• No Name Given: The Ranger, Crow, and Wolf's real names are never revealed. In the case of the latter two, it can be presumed that those are their real names.
  • Oh, Crap!: The reaction of the tracker when he realizes just who has walked into his bar. Violence ensues.
    • The look on Mao's face as he witnesses Death and The witches annihilating his troops.
  • Pet the Dog: When The Horsemen of the Apocalypse finish slaughtering an entire village full of pilgrims Conquest decides to spare the lone surviving infant. He even adopts the child and raises him as his own-Babylon's robo friend Balloon mentions Conquest has done this a few times in their long life.
    • Subverted with delightful viciousness by Archibal Chamberlain. As his beloved niece Constance lies in a coma after being shot in an attempt on his life, he prays at her bedside saying that he's not usually the praying sort but, between having a war to run and Constance, who means the world to him, teetering between life and death, he wants to ask God one thing: give Chamberlain victory over his enemies, and He can take his niece.
  • Poor Communication Kills: "You could have led with that" note  might as well be Arc Words for the series
  • Portal Network: The lakes are hinted to be this with Wolf describing them as "reflections of other worlds".
  • Precision F-Strike: Delivered by a rather pissed off protestor to President Levay.
  • President Evil: The newly elected President of The Union; Antonia Levay.
  • Pretty Little Headshots: Averted with extreme prejudice: heads do not fair so well under bullet fire.
  • Public Execution: The fate of the Republic of Texas' leaders following their defeat and subsequent colonization at the hands of the Endless Nation. Had it not been for the Ranger's intervention then this too would have been the fate of Bel Solomon.
  • Puppet King: President Antonia Levay. Her presidential position was given to her by the Horsemen of the Apocalypse after she swore her loyalty to them, and now uses her newfound power to serve their every will. What's more is that the leaders of the other nations are well aware of this fact.
    Ezra: How unsettling it most be to have such a quick rise to power and knowing that that power is dwarfed by an even greater power.
  • Ranger: The Rangers from the Republic of Texas and each one fittingly badass. Too bad they were all slaughtered save for one by the invading Endless Nation.
  • Rank Scales with Asskicking: Played with. On one hand, you have John Freeman, Bel Solomon, and Xiaolin, who are all in high positions of authority. With the latter two being heads of state and the former being a prince. All of whom possess incredible combat prowess and are among the series' most lethal characters. On the other hand, the leaders of the other nations rely more on their wits and manipulation of others as opposed to their actual fighting ability.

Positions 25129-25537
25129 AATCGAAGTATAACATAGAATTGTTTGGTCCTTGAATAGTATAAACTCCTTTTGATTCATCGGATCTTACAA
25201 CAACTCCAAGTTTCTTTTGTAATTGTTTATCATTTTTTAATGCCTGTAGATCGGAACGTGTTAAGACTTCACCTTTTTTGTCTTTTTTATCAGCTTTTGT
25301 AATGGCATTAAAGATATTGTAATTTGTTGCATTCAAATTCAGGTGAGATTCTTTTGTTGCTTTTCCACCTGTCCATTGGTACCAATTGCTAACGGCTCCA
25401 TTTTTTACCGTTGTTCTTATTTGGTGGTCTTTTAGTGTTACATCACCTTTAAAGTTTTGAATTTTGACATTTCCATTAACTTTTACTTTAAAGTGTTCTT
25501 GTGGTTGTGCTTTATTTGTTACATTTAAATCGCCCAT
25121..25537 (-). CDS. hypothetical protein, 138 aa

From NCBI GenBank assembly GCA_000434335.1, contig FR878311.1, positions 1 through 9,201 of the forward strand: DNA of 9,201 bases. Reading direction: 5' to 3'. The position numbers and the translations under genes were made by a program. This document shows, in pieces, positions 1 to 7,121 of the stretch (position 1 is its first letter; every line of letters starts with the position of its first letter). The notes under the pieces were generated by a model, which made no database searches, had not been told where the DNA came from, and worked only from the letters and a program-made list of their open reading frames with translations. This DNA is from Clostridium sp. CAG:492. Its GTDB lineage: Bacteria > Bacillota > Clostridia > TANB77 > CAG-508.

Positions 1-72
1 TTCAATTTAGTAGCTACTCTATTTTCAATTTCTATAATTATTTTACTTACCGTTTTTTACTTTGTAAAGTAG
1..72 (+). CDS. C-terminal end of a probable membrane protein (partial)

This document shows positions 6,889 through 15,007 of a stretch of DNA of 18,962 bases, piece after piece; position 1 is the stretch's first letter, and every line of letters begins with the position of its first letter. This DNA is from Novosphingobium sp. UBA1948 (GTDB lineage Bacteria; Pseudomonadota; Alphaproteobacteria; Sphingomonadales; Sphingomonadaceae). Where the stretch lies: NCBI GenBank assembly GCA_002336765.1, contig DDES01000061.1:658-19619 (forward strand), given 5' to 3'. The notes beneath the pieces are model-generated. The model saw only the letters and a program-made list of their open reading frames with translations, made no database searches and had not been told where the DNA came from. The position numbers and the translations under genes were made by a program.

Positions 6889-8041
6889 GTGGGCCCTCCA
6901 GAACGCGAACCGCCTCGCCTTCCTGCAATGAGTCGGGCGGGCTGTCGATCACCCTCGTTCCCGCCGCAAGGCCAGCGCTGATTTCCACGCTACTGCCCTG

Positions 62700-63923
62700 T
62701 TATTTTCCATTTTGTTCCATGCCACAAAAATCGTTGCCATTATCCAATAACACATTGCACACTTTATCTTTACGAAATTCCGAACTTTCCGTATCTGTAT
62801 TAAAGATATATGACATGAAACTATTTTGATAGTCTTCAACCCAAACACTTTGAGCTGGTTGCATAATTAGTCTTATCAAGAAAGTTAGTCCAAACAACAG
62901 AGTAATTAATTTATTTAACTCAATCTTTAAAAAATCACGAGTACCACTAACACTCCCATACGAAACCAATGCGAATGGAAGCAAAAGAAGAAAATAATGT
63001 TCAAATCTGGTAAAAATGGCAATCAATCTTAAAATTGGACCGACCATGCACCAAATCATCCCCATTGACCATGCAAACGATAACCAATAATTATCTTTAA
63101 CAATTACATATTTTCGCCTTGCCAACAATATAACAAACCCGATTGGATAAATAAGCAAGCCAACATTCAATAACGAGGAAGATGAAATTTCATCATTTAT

• Retired Badass: See Knight Templar.
  • Really 700 Years Old: The Horsemen of the Apocalypse may have the appearance of children but they are actually said to be older than the earth. This is even lampshaded in a conversation.
    Barman: You, ah, appear to be a bit underage.
    Conquest: Oh I'm ancient. Older than the world.
  • Roaring Rampage of Revenge: The Ranger after the death of his family, although he notably tries to get lawful justice first. And to an even greater extent, Death. Who has made it his goal to kill everyone who was involved in taking his wife and son from him.
  • Robot Buddy: Death's son Babylon has Balloon who doubles as both a companion and a mentor. However, it is also a darker variation of this trope. As Balloon's knowledge is meant to influence the child's world view so that he may become the beast of the Apocalypse and bring upon the end of times.
    • Also, Red who is the Ranger's robotic dog. The Ranger is absolutely heartbroken when Chamberlain shoots him.
  • Running Gag: Everytime we visit the Atlas bar, we know the Tracker is gonna get bullied into cooperation in more and more severe ways and/or someone is gonna get horribly murdered and the place ransacked. By the time we see the last of it, the Tracker has been killed and none is left but decomposing corpses.
  • Say My Name: While Death won't let the barman say his name, he makes a big deal of The President saying it. It's hinted he wants (or even needs) people to say it before he kills them.
  • Science Fantasy: Witches and prophets intermingle with energy weapons and robots.
  • "Shaggy Dog" Story: the entire rebellion in the Union side-story. The rebels manage to prevail, capture and execute Antonia Le Vay... only for the Endless Nation to swoop in and conquer the Union lock, stock, and barrel. The leader makes an impassioned speech refusing to bow down to the Nation, deeply impressing the leaders... who then have her executed anyway. All the toil and sacrifice achieved was furthering someone else's agenda. Ouch.
  • Sharp-Dressed Man: Chamberlain; combined with his polite manners, southern hospitality, and unflappable sense of grace is the quintessential example of this trope.